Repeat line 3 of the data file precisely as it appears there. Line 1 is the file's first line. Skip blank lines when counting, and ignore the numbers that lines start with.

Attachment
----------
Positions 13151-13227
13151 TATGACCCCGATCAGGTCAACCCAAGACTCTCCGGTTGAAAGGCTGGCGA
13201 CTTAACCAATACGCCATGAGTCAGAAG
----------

13201 CTTAACCAATACGCCATGAGTCAGAAG